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NAACP President Arrested Protesting Jeff Sessions


NAACP President Cornell William Brooks and five others were arrested during a sit-in protest of Republican Sen. Jeff Sessions of Alabama, the nominee for attorney general.

“We are about to be arrested,” Brooks told The New York Times in a phone call moments before he was taken into custody. “We are doing this as an act of civil disobedience standing in the tradition of Rosa Parks and members of the NAACP community.”

The protest took place in Sessions' office in Mobile, Alabama, and lasted more than seven hours, reported USA Today. Between 10 and 20 protesters vowed to sit in Sessions' office until he withdrew his name from the attorney general nomination.

President-elect Donald Trump nominated Sessions on Nov. 18, 2016.

“We are all well aware of the laws of trespass,” Brooks told police during an exchange that was aired on a Facebook livestream. “We are engaging in a voluntary act of civil disobedience.”

Hours before his arrest, Brooks pointed out the rise in vote suppression against minorities and the continued police violence, in particularly against black Americans, made Sessions “the worst possible nominee for attorney general at the worst possible moment.”

“If we understand depth of commitment to be a requirement for the job of attorney general, then he is not qualified for the job, because he has demonstrated no depth of commitment when it comes to civil rights,” Brooks said.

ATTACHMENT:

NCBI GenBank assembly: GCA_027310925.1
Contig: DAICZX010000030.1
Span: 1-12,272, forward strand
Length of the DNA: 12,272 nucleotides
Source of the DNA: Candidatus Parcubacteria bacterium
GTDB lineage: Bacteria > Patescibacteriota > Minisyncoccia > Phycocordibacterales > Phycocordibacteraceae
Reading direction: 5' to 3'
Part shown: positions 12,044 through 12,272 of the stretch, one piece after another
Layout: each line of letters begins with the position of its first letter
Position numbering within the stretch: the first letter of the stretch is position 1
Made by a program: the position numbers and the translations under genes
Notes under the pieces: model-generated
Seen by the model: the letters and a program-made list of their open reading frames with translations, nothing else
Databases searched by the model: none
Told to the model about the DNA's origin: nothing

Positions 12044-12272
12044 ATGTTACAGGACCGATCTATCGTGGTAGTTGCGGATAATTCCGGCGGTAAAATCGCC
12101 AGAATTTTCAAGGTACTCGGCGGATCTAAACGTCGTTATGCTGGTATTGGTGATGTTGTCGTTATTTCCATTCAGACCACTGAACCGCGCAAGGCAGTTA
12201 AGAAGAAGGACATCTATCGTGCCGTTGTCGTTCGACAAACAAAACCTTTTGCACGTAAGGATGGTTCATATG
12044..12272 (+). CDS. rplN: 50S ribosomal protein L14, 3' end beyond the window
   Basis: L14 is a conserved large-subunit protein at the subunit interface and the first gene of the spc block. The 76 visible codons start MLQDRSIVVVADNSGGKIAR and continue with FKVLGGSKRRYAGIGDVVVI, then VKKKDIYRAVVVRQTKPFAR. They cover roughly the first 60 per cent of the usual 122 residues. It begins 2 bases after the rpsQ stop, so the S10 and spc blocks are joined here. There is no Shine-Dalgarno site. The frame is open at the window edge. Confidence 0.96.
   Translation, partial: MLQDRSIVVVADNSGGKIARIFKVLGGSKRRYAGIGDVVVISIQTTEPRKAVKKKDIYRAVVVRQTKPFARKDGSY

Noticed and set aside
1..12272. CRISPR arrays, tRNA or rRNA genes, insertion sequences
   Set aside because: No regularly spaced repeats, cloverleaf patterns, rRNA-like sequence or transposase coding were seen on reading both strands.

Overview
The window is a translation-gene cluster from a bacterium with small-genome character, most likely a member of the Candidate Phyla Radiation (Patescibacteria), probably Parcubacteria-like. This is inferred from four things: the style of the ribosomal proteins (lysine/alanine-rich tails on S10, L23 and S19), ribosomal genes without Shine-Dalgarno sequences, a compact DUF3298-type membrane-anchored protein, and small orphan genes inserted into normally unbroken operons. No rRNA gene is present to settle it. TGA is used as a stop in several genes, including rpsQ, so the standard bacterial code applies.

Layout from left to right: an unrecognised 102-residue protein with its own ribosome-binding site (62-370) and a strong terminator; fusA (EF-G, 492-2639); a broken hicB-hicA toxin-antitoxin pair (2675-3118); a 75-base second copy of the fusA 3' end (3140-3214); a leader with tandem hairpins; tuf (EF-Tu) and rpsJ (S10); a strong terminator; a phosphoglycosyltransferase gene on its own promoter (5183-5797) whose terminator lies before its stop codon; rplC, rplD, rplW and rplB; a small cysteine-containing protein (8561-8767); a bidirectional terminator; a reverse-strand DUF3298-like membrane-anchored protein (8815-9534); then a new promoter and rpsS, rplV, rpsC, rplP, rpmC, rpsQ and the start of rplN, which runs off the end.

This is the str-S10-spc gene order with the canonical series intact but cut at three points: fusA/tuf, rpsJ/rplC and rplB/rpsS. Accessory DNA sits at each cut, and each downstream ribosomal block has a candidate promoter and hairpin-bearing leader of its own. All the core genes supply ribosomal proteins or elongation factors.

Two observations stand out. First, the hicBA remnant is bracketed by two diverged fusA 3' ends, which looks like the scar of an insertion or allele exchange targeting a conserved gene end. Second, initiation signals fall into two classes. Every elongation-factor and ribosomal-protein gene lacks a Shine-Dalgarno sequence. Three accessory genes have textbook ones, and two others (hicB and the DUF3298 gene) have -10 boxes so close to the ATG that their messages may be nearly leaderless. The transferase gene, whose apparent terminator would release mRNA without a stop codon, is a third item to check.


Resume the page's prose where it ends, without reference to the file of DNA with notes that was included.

Sessions said the Voting Rights Act is “intrusive legislation,” reports USA Today.

And Sessions said in 2008 that he doesn't approve of federal intervention of local police departments, according to the Marshall Project.

"We don't derive any pleasure from opposing this nomination, but here's what we know: the Voting Rights Act was literally born in Selma, Alabama ... and Sen. Sessions is son of Selma, he was born in Selma, but if we look at what Selma means, if we look at what the Voting Rights Act means and we look at his record, we have to oppose him," Brooks said.

Sources: USA Today, The New York Times / Photo credit: Cornell Wm. Brooks/Twitter

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